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My workplace has a policy to provide standing desks upon request, but no policy to provide chairs of matching height. (I work for the government...) We can buy our own, or build our own. However they added a stipulation that the chairs must be bought or built with five or more wheels.

Since five is an awkward symmetry to measure and to sit in, I'd probably build my chair with six wheels. Or perhaps eight because I can start with a square and lop off the corners to make an octagon base. Or maybe make the base a perfect circle and line the bottom with innumerable tiny wheels?

This set me to wondering: is there any situation in which a chair with N+1 wheels is strictly less stable than a chair with N wheels?

To make the question interesting and rule out trivial answers, assume that the wheels are more-or-less at the chair's perimeter and more-or-less evenly distributed. Assume the floor is flat.

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  • $\begingroup$ It's pretty easy to see that three non-collinear wheels are always coplanar and in contact with a flat floor, while four may not be, and therefore wobbling is possible. The problem only gets interesting if you allow non-flat floors, but I believe that the result is the same. $\endgroup$ – Ben Voigt Nov 21 '16 at 23:35
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    $\begingroup$ Relevant : physics.stackexchange.com/questions/230685/why-are-four-legged-chairs-so-common/ $\endgroup$ – Brian Drummond Nov 21 '16 at 23:40
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    $\begingroup$ They don't provide standing height chairs? What a disgrace!!! :-) If you want to sit down wouldn't it be easier to have a chair height desk rather than a standing height desk and then having to build a standing height chair to go with it? $\endgroup$ – Andrew Nov 22 '16 at 15:38
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Assuming all the wheels are evenly spaced on the same circle, then more wheels is always more stable than less wheels. However, there is diminishing return as the number of wheels gets large.

The metric of stability is how far from the center of the circle the center of mass can be before the chair tips over. The chair is stable whenever the center of mass is inside the polygon formed by all the wheel points. The worst case is in the center of one of the edges, since these are the closest points on the polygon to the center of the circle. In the limit, with infinite number of support points, the minimum distance to instability is the radius.

We can therefore quantify stability as the minimum distance to instability relative to the radius. A value of 1 is the maximum, with infinite support points. After a little trig, it's easy to see that this stability metric is:

  S = cos(Π/N)

where N is the number of support points. The stability metrics for values of N up to 20 are:

   N      S
----   ----
   2   0.00
   3   0.50
   4   0.71
   5   0.81
   6   0.87
   7   0.90
   8   0.92
   9   0.94
  10   0.95
  11   0.96
  12   0.97
  13   0.97
  14   0.97
  15   0.98
  16   0.98
  17   0.98
  18   0.98
  19   0.99
  20   0.99

Office chairs commonly use N=5, which is a tradeoff between being good enough but not too expensive. The extra 7% stability from adding a 6th wheel isn't worth the cost. Or, put another way, you can achieve the same stability as 6 wheels by using 5 wheels but growing the base another 7% outward.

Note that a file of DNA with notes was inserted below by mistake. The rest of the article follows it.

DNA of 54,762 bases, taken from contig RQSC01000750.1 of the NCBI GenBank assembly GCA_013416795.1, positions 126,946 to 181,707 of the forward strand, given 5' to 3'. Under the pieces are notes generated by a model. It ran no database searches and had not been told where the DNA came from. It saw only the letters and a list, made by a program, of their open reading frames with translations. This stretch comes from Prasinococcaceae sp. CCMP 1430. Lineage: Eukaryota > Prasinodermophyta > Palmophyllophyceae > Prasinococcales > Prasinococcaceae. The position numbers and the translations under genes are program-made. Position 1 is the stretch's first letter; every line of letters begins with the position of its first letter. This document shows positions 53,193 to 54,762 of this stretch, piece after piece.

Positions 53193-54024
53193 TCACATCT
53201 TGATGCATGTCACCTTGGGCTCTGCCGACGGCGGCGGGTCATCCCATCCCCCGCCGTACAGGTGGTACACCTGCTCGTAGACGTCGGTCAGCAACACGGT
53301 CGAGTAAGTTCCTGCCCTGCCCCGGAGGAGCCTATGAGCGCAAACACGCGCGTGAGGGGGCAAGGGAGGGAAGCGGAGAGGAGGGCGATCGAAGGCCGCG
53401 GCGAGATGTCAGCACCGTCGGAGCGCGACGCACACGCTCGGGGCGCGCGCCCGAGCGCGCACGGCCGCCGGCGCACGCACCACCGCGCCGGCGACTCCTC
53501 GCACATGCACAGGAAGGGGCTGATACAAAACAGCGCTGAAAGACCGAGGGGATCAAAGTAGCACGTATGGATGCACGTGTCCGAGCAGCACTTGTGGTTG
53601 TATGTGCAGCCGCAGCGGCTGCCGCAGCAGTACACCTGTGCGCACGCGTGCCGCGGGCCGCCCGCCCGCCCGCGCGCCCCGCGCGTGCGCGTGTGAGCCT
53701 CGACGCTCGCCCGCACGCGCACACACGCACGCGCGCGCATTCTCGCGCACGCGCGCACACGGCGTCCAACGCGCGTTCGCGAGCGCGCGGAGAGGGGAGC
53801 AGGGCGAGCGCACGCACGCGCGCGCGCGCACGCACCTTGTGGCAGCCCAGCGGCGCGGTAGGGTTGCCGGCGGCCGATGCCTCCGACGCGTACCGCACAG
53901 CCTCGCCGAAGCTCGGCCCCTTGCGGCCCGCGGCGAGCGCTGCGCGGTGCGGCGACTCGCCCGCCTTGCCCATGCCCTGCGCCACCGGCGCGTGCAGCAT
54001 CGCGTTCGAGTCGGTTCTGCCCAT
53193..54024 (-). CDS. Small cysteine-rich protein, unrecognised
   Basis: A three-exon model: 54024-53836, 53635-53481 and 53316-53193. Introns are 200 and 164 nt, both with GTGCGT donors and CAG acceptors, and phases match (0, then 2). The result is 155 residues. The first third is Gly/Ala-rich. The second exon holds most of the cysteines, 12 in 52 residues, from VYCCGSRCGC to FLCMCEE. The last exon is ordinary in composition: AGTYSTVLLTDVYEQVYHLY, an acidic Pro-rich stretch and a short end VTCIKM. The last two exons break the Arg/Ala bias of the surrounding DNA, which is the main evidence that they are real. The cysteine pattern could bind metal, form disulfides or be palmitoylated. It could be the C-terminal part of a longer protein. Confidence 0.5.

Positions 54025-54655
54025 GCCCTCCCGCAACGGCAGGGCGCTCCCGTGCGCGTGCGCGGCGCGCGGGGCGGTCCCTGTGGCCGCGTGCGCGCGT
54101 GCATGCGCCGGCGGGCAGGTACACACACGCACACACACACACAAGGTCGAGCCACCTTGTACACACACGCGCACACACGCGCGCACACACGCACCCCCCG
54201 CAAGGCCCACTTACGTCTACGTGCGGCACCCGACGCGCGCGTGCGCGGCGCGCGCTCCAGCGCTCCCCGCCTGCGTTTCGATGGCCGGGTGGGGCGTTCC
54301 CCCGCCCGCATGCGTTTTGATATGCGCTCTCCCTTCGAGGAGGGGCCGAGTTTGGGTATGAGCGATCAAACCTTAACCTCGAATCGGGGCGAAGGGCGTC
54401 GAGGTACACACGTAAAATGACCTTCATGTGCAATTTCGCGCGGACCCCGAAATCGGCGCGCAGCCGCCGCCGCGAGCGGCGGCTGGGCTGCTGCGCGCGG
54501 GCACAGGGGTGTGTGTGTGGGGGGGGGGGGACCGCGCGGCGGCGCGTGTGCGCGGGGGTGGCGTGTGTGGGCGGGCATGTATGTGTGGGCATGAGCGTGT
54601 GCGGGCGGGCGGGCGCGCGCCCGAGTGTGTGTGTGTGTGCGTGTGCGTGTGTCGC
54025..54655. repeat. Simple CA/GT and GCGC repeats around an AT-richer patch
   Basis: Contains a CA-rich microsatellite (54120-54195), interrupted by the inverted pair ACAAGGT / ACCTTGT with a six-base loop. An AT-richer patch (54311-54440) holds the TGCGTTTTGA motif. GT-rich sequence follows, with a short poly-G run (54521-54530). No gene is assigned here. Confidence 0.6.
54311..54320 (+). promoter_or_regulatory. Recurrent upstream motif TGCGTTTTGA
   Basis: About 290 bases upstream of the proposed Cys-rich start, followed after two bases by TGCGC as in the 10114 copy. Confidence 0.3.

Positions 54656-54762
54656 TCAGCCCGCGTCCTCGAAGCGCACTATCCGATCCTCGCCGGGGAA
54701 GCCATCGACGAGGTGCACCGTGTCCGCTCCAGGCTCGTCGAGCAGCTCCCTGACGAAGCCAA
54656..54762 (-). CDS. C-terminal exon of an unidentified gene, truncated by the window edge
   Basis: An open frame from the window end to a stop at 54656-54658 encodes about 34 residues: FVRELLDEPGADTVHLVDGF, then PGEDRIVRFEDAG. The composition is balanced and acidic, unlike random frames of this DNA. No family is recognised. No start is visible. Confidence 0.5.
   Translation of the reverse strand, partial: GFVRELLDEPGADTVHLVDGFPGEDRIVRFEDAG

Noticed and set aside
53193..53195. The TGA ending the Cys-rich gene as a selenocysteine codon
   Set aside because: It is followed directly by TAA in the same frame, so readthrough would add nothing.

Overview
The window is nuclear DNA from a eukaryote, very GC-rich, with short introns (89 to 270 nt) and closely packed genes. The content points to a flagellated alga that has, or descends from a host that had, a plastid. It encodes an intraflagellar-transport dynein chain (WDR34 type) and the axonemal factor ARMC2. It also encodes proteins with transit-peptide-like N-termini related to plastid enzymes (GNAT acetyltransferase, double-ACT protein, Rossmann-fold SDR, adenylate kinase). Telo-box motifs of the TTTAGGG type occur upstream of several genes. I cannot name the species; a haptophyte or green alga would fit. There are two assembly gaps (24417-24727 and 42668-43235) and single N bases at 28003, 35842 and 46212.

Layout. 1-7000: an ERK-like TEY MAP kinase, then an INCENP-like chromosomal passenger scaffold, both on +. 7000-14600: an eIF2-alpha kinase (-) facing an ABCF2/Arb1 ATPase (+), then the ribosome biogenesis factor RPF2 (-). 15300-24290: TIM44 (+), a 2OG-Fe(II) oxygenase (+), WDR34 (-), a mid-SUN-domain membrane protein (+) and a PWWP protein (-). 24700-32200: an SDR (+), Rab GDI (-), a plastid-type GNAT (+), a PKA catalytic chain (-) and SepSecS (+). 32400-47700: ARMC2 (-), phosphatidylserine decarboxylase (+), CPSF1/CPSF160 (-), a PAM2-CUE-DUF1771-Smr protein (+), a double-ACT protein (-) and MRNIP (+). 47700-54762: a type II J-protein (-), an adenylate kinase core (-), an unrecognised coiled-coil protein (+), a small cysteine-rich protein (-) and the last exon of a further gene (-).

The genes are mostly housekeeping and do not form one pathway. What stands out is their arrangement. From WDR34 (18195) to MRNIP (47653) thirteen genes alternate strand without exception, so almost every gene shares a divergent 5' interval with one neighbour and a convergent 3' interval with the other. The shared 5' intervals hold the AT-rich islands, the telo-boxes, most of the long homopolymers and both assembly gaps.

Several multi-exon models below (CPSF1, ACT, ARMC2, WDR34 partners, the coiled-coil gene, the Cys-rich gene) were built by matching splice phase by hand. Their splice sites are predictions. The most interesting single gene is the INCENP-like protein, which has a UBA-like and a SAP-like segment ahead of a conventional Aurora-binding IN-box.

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    $\begingroup$ My nitpick for the week -- the OP didn't define 'stability', and as a commenter pointed out, if you put in N wheels it gets harder and harder to ensure all of them touch the same plane. So if you want zero wobble, a 3-point mount is more "stable" against wobble than a 4- or 5- point, even though the latter have a much larger tip/tilt stability as you accurately described here $\endgroup$ – Carl Witthoft Nov 23 '16 at 13:03
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I think the "health and safety" regulation about 5 wheels is a compromise between stability and cost.

If your weight is on the edge of the chair seat and the chair has only 3 wheels, it is much less stable if you are in line with one of the wheels than if you rotate through 60 degrees to be mid-way between two wheels. That might happen (1) because the occupant turns on the seat, (2) if the chair is moving and one wheel hits an obstruction which rotates the legs, or (3) the occupant is sitting centrally on the chair, but moves from "leaning forward" to "leaning backward".

The result could be that a stable sitting position suddenly becomes unstable. For a 3-legged chair, the minimum stable distance for a load offset from the center is only half the maximum stable distance.

A bigger number of wheels reduces this issue, but increases the friction that has to be overcome to point all the wheels in the correct direction to move the chair. It is also more expensive to manufacture. In the worst case situation of tipping over, all the load on the chair is carried on just one wheel independent of how many wheels the chair has, so increasing the number of wheels doesn't allow the size of each leg and wheel to be reduced!

The "min:max stability ratio" of 0.5 for a 3-wheel chair increases to about 0.7 for 4 wheels, 0.8 for 5, and 0.9 for 7 wheels. IIRC, the safety regulations in the UK changed from 4 to 5 wheels some time during the 1970s.

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